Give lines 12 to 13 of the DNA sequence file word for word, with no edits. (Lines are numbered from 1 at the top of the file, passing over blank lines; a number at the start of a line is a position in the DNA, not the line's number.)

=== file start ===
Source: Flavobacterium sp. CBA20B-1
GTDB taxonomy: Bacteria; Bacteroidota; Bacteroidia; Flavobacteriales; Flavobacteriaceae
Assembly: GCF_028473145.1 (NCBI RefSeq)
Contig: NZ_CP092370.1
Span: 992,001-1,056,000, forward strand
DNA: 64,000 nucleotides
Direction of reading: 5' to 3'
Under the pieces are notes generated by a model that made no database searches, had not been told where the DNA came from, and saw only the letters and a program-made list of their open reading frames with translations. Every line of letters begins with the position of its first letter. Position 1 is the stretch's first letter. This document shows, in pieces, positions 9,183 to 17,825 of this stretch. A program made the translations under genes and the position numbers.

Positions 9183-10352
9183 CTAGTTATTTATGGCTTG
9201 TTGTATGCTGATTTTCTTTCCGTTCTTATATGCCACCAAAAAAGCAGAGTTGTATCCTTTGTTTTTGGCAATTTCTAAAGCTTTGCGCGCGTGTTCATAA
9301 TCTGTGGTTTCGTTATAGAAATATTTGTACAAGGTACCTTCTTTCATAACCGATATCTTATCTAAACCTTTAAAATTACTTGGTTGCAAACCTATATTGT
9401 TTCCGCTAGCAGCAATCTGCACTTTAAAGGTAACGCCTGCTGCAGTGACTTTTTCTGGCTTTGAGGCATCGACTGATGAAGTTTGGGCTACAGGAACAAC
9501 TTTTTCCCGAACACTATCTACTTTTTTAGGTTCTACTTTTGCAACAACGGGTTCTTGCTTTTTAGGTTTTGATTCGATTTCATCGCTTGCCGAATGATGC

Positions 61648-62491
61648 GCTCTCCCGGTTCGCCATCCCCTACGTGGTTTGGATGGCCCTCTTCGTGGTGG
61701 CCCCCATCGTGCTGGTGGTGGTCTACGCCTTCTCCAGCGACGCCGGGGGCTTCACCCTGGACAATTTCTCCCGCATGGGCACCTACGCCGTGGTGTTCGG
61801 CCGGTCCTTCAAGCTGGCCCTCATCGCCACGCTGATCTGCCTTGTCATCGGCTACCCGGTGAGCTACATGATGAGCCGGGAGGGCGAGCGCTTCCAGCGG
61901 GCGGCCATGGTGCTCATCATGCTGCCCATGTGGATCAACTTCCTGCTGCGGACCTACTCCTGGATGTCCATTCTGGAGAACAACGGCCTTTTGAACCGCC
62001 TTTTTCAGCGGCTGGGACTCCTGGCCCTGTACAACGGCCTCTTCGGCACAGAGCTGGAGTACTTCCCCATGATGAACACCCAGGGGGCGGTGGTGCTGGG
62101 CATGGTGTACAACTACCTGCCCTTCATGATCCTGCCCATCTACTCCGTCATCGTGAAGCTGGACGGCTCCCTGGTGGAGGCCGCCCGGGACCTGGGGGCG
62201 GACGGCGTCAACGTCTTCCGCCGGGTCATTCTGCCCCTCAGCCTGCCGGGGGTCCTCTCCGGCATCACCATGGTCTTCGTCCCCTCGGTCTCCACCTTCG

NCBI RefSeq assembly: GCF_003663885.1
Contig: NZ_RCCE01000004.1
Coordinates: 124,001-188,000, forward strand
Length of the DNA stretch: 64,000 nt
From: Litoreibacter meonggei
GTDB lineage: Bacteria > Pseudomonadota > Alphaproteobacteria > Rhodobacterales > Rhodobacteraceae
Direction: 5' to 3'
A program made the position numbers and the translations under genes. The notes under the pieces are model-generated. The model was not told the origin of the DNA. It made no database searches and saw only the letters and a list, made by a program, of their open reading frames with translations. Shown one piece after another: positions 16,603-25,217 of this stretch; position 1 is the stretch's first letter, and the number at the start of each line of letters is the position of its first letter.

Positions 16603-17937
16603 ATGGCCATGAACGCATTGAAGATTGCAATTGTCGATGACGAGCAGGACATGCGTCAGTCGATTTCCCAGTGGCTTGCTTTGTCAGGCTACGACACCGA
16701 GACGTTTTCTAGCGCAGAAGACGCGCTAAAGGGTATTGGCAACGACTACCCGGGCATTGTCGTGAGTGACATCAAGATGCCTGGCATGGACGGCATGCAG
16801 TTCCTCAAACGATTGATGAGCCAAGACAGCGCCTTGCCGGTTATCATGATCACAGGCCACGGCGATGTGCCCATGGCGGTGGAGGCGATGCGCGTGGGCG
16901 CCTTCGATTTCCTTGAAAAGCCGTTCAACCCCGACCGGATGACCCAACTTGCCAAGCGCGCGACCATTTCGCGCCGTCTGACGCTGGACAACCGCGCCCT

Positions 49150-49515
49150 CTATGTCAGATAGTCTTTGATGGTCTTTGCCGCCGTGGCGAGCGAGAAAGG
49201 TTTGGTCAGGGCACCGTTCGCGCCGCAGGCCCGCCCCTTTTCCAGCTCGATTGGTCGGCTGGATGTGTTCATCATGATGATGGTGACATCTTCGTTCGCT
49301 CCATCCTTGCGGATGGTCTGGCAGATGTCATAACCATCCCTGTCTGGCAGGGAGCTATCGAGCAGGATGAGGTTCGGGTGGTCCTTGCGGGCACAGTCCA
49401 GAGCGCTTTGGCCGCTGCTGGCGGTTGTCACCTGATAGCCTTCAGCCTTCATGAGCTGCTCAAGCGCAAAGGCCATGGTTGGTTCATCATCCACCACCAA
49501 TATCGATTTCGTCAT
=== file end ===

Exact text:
9301 TCTGTGGTTTCGTTATAGAAATATTTGTACAAGGTACCTTCTTTCATAACCGATATCTTATCTAAACCTTTAAAATTACTTGGTTGCAAACCTATATTGT
9401 TTCCGCTAGCAGCAATCTGCACTTTAAAGGTAACGCCTGCTGCAGTGACTTTTTCTGGCTTTGAGGCATCGACTGATGAAGTTTGGGCTACAGGAACAAC